US-based General Atomics (GA) on10 August marked the completion and shipment of the first Central Solenoid module for the International Thermonuclear Experimental Reactor (ITER) under construction in Saint-Paul-lès-Durance in southern France, with a celebration at the firm’s Magnet Technologies Centre (MTC) in California. The module recently arrived in France after being shipped from the MTC in late June and is scheduled to reach the ITER site in the coming weeks. Five additional modules, plus one spare, are at various stages of fabrication, with the second module expected to ship this month. The Central Solenoid will be assembled as the modules arrive on site and is scheduled to be fully installed in 2023-24. ITER is scheduled to begin its first plasma operations in 2025.

The event was attended by key politicians as well as Mayor Todd Gloria (City of San Diego) and senior representatives of the US Department of Energy (DOE), Japan’s Ministry of Education, Culture, Sports, Science and Technology, ITER, US ITER, and representatives from the organisations and subcontractors involved.

The Central Solenoid is a critical component of the ITER project, an international collaboration of 35 nations that will demonstrate the feasibility of fusion energy. This massive magnet, which will be 59 feet tall and 14 feet in diameter, and will weigh 1,000 tons, will drive 15 million amperes of electrical current that will be used to shape and control the fusion reaction.

“I am immensely proud of our team for reaching this important milestone,” said Neal Blue, CEO and Chairman of General Atomics. “The Central Solenoid is a critical component for ITER and the most significant in-kind contribution the United States is making to this international collaboration.” John Smith, GA’s Director of Engineering and Projects and Project Manager for Central Solenoid Module Fabrication, said the Central Solenoid is “one of the most complex and demanding pulsed magnet programmes ever undertaken”. He added: “Pulsed superconducting magnets of this power and scale have never been made before. Successfully designing, fabricating, testing, and shipping the first module, with six more in various stages of production, is truly a testament to the skill and dedication of the team here at General Atomics.”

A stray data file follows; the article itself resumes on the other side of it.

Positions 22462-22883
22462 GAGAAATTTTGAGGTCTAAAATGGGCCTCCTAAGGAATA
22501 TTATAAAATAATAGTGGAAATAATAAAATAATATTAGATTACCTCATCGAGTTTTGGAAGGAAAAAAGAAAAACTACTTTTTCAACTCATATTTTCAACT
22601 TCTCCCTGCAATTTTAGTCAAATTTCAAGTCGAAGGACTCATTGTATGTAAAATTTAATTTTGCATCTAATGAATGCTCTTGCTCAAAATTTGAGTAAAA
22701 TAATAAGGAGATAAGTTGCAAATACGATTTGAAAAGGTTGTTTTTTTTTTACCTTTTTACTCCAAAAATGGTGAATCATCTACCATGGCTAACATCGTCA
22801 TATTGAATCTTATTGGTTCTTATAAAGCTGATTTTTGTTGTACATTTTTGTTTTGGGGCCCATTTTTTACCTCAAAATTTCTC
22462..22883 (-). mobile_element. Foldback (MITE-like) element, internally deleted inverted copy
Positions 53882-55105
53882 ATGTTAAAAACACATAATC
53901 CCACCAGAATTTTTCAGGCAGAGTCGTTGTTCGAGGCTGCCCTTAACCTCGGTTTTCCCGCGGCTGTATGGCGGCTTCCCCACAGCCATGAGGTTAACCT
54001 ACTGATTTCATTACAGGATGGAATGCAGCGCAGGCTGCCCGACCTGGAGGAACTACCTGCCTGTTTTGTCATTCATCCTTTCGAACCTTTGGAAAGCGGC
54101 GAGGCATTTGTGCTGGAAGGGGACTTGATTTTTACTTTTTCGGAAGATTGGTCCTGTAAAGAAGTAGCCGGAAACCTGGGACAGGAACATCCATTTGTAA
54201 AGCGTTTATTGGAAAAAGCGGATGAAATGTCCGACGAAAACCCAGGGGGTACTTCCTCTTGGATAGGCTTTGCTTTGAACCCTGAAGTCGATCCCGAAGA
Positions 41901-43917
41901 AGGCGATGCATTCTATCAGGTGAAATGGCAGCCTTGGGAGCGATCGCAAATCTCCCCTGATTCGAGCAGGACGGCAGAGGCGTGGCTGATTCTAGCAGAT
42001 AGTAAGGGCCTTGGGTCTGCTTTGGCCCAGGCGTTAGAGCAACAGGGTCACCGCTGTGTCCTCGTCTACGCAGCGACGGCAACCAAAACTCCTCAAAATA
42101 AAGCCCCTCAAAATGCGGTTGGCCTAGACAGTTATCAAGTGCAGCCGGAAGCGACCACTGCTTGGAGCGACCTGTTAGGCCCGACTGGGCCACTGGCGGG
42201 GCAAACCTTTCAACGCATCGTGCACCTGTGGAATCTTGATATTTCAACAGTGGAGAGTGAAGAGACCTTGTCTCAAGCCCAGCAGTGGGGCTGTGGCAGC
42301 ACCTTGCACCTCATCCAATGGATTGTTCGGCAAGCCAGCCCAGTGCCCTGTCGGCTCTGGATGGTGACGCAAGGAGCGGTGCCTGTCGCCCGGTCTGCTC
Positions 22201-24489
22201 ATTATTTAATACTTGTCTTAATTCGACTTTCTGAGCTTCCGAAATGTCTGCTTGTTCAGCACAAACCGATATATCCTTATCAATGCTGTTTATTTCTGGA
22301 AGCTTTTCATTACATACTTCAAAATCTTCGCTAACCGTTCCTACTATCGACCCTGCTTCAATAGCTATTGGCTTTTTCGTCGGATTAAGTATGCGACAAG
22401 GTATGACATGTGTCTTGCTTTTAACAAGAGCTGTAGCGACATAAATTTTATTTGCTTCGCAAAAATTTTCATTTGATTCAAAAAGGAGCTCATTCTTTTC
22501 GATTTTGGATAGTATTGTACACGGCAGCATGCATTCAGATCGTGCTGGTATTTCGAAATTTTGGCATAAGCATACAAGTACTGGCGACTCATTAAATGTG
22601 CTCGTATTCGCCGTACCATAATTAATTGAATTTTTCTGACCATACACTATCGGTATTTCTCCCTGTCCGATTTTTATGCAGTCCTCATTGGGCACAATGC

The Central Solenoid modules are being manufactured under the direction of the US ITER project, managed by DOE’s Oak Ridge National Laboratory. Under the ITER agreement, all members share equally in the technology developed while funding only a portion of the total cost. The USA is contributing approximately 9% of ITER’s total construction costs.

The Central Solenoid is one of 12 hardware systems that US ITER, funded by the DOE’s Office of Fusion Energy Sciences, is providing to the project. More than 80% percent of the funds appropriated by Congress for ITER are used domestically to support high-tech jobs and manufacturing by funding in-kind contributions such as the Central Solenoid. General Atomics partnered with dozens of independent vendors and contractors in the San Diego metropolitan region and throughout the USA to support its fabrication.